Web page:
Six months after his conviction, Reed filed two more motions. The first motion challenged the constitutionality of a guidelines-based sentence. Reed argued that the sentence for his crime was cruel and unusual because, based on his criminal history score of A, his sentence for attempted first-degree murder was “potentially twice as long” as the sentence he would have received if he had successfully completed the offense. Reed also pointed out that his criminal history score was based on a “single case, committed when he was a juvenile, in which no one was seriously injured—two individuals received threatening texts and a police officer received a minor cut on his face.” Reed's second motion again sought a downward durational departure. He argued that his criminal history classification significantly overrepresented his previous criminal history, that Price received only probation for his involvement in the shooting, and that Reed would have been eligible for parole after 25 years if he had completed the murder but would instead serve more than 50 years in prison under the guidelines.

At the sentencing hearing, the district judge dismissed the first two motions for new trial and the motion for judgment of acquittal. The district judge also rejected Reed's argument that a guidelines-based sentence was unconstitutional. The district judge granted Reed's departure motion and sentenced him to 272 months' imprisonment.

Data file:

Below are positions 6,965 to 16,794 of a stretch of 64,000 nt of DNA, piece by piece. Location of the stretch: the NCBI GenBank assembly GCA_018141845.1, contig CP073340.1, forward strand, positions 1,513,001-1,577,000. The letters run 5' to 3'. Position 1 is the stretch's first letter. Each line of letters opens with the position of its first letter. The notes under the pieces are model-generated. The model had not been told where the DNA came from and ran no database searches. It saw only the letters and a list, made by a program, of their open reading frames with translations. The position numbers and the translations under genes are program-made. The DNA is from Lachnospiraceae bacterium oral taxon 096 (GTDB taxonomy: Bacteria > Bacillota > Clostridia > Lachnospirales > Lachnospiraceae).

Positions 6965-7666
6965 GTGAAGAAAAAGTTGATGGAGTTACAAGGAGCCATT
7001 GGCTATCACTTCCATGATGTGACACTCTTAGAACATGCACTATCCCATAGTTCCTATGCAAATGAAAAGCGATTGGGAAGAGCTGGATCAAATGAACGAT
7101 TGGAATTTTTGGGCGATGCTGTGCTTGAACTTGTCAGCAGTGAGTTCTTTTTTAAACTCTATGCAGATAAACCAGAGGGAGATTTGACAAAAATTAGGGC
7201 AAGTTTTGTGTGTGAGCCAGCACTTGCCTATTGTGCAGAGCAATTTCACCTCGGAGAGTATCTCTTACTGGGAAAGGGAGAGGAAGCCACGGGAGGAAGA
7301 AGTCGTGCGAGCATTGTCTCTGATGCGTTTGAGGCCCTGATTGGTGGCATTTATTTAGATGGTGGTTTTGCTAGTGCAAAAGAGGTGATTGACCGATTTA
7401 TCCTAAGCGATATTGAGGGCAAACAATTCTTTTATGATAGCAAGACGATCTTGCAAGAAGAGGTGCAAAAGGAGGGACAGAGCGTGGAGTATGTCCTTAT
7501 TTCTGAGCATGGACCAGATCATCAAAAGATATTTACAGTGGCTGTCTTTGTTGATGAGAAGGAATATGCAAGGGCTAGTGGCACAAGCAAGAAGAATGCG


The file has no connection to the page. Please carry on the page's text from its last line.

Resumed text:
On appeal to the Court of Appeals, Reed claimed: (1) his trial counsel was ineffective; (2) his right to a public trial was violated when the court closed and locked the courtroom in order to consider Becknell's availability to testify; (3) prosecutorial misconduct deprived him a fair trial; and (4) his sentence constituted cruel and unusual punishment. The State cross-appealed the grant of a downward durational departure, arguing the district judge lacked a substantial and compelling reason to depart from the presumptive prison sentence. The State also questioned the Court of Appeals' jurisdiction to hear Reed's ineffective assistance of counsel claim because the claim had been raised in what it believed to be an untimely motion for new trial.

On petition for review, Reed has now narrowed his claims to the following: (1) The Court of Appeals erred in holding that the closure of the courtroom for a hearing to determine whether Becknell would testify either was not a violation of Reed's Sixth Amendment right to a public trial or was a harmless violation; (2) the Court of Appeals erred in holding that Becknell was unavailable and that Reed had a prior opportunity to confront Becknell at the preliminary hearing; and (3) the Court of Appeals erred in holding that there was no ineffectiveness in trial counsel's failure to object to the prosecutor eliciting testimony from Price about his truthfulness. On its cross-petition, the State again challenges the sentencing departure and questions jurisdiction to examine Reed's ineffectiveness claim.

Discussion

We begin, as did the Court of Appeals, with a discussion of our appellate jurisdiction. Our review over jurisdictional issues is unlimited. In re T.S.W., 294 Kan. 423, 432, 276 P.3d 133 (2012).

The State argues that this court lacks...